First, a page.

“When Caesar inquired of his prisoners, wherefore Ariovistus did not come to an engagement, he discovered this to be the reason – that among the Germans it was the custom for their ‘matrons’ to pronounce from lots and divination whether it were expedient that the battle should be engaged in or not; that they had said, “that it was not the will of heaven that the Germans should conquer, if they engaged in battle before the new moon.”
Tacitus also writes about female prophets among the Germanic peoples in his book Histories 4, 61 – notably a certain Veleda:
“…by ancient usage the Germans attributed to many of their women prophetic powers and, as the superstition grew in strength, even actual divinity.”
In Viking society, a Völva was an elderly woman who had released herself from the strong family bonds that normally surrounded women in the Old Norse clan society. She travelled the land, usually followed by a retinue of young people, and she was summoned in times of crisis. She had immense authority and she charged well for her services.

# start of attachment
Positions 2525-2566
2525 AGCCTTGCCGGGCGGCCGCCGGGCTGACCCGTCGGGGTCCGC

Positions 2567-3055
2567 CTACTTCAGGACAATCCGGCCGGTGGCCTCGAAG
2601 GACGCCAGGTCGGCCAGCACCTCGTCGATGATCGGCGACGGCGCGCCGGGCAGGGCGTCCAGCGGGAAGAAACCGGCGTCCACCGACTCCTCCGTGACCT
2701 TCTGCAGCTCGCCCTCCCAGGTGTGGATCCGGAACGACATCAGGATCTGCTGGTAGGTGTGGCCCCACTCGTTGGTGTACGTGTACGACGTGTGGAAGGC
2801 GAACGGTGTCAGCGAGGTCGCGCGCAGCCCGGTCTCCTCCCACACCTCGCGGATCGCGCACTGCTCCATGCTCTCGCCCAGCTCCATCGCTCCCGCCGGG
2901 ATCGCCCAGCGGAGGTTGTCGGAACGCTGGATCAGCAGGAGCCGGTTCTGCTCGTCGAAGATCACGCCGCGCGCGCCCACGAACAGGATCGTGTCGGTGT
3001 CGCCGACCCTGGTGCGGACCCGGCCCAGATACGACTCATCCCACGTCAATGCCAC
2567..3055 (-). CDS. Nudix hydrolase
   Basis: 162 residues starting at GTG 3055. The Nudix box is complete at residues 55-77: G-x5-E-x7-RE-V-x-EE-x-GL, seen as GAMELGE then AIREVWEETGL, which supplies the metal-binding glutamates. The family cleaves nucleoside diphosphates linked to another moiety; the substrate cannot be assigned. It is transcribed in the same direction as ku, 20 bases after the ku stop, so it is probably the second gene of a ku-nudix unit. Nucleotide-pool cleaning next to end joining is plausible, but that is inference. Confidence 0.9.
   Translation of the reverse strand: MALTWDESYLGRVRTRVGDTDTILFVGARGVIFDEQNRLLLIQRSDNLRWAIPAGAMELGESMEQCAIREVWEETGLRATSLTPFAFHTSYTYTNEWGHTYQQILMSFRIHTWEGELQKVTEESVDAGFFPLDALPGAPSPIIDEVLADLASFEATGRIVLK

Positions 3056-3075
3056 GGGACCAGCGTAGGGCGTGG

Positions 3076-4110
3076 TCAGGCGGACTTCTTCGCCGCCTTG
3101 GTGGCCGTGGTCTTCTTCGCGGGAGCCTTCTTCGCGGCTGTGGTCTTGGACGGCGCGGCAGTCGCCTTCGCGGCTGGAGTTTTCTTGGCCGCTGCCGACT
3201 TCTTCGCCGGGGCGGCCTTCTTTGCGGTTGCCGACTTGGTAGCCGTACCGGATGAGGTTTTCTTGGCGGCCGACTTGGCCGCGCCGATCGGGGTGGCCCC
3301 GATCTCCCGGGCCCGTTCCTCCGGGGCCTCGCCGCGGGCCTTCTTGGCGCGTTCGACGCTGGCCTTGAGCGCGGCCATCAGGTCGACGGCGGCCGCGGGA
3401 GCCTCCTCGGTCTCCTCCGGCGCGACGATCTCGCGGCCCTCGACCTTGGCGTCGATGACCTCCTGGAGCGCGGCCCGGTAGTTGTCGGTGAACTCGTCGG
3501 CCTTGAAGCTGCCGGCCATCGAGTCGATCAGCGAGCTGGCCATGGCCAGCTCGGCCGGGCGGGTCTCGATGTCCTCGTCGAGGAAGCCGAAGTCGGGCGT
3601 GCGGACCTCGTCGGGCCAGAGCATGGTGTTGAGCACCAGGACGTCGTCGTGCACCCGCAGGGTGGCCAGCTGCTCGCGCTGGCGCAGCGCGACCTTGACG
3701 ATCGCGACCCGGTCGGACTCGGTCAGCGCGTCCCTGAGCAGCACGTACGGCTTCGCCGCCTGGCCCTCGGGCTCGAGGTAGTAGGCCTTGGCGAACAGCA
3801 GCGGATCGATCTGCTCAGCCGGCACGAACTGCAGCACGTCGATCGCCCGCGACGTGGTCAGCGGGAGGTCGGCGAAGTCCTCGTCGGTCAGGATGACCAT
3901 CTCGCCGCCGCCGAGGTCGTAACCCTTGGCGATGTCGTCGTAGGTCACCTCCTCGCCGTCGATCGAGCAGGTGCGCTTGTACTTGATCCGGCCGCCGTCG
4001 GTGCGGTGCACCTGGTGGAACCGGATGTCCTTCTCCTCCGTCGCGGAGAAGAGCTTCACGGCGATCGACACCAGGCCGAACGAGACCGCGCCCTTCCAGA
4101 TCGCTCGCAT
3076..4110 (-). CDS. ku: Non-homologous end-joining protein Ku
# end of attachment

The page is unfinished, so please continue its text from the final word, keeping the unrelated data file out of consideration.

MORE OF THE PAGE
In addition, many aristocratic Viking women wanted to serve Freyja and represent her in Midgard. They married Viking warlords who had Odin as a role model, and they settled in great halls that were earthly representations of Valhalla. In these halls there were magnificent feasts with ritualized meals, and the visiting chieftains can be likened with the ‘einherjar’, the fallen warriors who fought bravely and were served drinks by Valkyries. However, the duties of the mistresses were not limited to serving mead to visiting guests, but they were also expected to take part in warfare by manipulating weaving tools magically when their spouses were out in battle. Scholars no longer believe that these women waited passively at home, and there is evidence for their magic activities both in archaeological finds and in Old Norse sources, such as the Darraðarljóð.